One thing about resource stocks is that there are always a lot of “catalysts” to look forward to, and 2019 is no exception. I thought that a quick list of what I’m seeing out there might be something fun to look back on in a year, so here goes my best shot… there is a link or two in each paragraph for those who want to read more:
 
Altura Energy (ATU.V, last at $0.42)
 
Altura Energy should publish a reserves update this month that reflects the results of last year’s drilling program at Leduc-Woodbend. I expect this will be followed soon after by a new bank line/credit facility and 2019 capital budget. WCS spreads dropped to $10.50/bbl the other day. That means that at a US$50 WTI oil price, WCS producers get US$39.50 /bbl (C$52/bbl). ATU’s all-in costs per boe are around C$16, leaving C$30/boe of margin (80/20 liquids/gas mix). That means that on a spot basis, ATU is trading at a little over 2x 2019 EV/CF (using my ’19 2,500 boepd avg. estimate), and likely a big discount to its soon-to-be-published NAV. So far, they are doing all the right things. Well performance leads me to believe that the type-curve for the ERH wells may be getting revised higher, which will only make the economics better. I look forward to continuing to watch them execute, because so far, they've been nothing other than methodical and effective in their approach.
 
Advantage Oil and Gas (AAV.TO, last at $2.27)
 
Let’s see what the updated reserve values are for Advantage early in 2019. At its current price, Advantage trades at about 0.8x its PDP reserve value from a year ago. The company has a credible 3-year plan in progress to shift towards a higher liquids ratio in its production mix and the credit facility was recently reconfirmed. This company is one of the best Montney developers out there, but its Western Canadian gas price exposure has put it in the doghouse. Even in that doghouse, AAV keeps churning out very respectable results quarter after quarter with debt to cash flow expected to fall to between 0.5-0.8x in 2021. I was lucky enough to pick the bottom right around Christmas when AAV was being kicked out of the TSX composite index. Hopefully that was the low point. So far, so good… BIR, TOU, ARX, VII, and dozens of other Canadian Energy companies made lows right around the same time – take your pick. They were all too cheap. If any of those “mainstream” companies started making new lows I will likely sell first and ask questions later, because those were real pile-on/blow-out lows.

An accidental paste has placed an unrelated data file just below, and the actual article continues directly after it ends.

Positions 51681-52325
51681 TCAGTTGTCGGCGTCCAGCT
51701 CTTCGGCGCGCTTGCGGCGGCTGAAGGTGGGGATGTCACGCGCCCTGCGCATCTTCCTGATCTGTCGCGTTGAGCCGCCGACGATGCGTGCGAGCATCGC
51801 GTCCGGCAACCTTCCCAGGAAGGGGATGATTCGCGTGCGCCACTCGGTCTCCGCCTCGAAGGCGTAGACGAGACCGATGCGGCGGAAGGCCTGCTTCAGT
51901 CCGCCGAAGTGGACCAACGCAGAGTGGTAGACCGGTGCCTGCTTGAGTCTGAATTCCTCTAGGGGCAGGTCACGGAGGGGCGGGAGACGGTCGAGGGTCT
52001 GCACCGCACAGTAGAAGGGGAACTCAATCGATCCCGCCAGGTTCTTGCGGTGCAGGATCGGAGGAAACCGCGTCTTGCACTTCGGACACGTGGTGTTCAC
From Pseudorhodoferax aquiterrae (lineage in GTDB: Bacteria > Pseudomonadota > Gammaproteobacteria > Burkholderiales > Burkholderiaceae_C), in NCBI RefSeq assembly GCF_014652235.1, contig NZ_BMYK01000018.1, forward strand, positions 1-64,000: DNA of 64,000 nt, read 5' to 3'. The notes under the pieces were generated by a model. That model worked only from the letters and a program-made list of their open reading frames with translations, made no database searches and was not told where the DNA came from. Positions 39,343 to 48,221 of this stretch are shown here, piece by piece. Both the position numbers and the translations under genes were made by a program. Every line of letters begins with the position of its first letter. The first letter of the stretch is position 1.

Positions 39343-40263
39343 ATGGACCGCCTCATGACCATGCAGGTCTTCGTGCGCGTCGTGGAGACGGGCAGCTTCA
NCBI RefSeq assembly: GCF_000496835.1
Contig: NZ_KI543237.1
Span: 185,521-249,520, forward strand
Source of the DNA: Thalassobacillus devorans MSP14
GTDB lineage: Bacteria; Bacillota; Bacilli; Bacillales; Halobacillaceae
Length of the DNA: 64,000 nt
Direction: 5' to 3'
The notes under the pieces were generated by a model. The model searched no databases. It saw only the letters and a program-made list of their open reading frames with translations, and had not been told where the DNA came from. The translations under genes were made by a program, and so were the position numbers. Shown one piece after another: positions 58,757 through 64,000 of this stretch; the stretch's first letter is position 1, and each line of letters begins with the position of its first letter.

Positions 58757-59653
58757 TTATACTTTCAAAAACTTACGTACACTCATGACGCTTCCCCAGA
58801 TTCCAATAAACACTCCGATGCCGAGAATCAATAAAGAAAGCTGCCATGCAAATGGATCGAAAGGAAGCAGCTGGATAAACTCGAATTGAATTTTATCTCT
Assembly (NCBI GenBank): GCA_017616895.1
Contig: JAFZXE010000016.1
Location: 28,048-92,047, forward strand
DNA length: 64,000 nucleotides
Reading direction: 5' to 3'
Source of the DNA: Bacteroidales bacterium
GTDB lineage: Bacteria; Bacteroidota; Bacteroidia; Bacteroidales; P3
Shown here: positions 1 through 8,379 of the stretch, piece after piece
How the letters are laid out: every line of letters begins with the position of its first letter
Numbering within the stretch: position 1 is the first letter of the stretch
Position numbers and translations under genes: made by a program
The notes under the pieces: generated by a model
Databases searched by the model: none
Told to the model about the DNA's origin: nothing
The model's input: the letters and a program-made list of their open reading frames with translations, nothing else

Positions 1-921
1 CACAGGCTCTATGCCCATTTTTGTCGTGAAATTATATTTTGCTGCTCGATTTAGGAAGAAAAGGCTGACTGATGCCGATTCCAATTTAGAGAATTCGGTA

Valeura Energy (VLE.TO, last at $3.41)
 
Inanli-1 is expected to reach total depth in 3-4 weeks and I fully expect the logs and drilling reports to show a massive vertical gas column. With reports of gas shows, overpressure, good reservoir/net-to-gross, and fractures already encountered down to 4,145 metres, I’d say that the Thrace BCGA is standing on two legs now. One day the broader market is going to realize  that (a) there’s a massive gas prize in play here and (b) its eventual development is inevitable. When that happens, the stock bouncing between $3-4 will seem like a distant memory. Don’t get me wrong, a lot rides on Inanli and I don’t mean to discount the risks involved, but when you’re talking about 10 TCF of prospective resources in such a strategic setting, you’ve got to think about what a fair “risked value” is for Valeura at this stage. Analyst price targets for Valeura range from $5.75 (Mackie) to $12.50 (Cormark), so the goalposts are pretty wide. GMP First Energy ($11 target) suggested that there are parallels between Valeura Energy and Cove Energy that support the billion-plus takeout hopes of longs like me. First things first, let’s see a report from Inanli once drilling is completed with testing to follow. Who knows, maybe BP might even be interested one day. Lots of options for giant players for whom this would be a sweet asset to own should it prove out... dare to dream. 
 
Sun Metals (SUNM.V, last at $0.295)
 
It’s hurry-up-and-wait time for Sun Metals. Since last writing on the story, I’ve had a chance to do a little more reading and have caught up with CEO Steve Robertson. Steve has the mind of both a geologist and an operator (see the new "2km ramp slide" in the linked presentation above) and I think his optimism here adds a huge degree of credibility to the story. Pair that with the formidable CRD/skarn expertise of Peter Megaw and you’ve got something that will get real market traction if/when additional drilling around hole 421 (100m of 5% Cu Eq) shows that Stardust isn’t just a one hit wonder. I told Steve that I couldn’t believe the price action around the time of the discovery and he didn’t seem to disagree with me. It’s not often that you get a 100m hole of 8 g/t Au equivalent in a totally blind discovery that the market gives you very little credit for, but that’s fine by me as someone who wants more stock. Drilling is expected to start again in late April/May and, with Teck’s recent financial investment, SUNM has $8.5 million of cash in the bank. I’d expect interest to start building “for real” around PDAC because I can’t think of a lot better exploration targets that have holes like 421 to key off of, and that core is going to show well in the booth/Core Shack. At this point the sky’s the limit, so dream away.
 
Pure Gold (PGM.V, last at $0.65)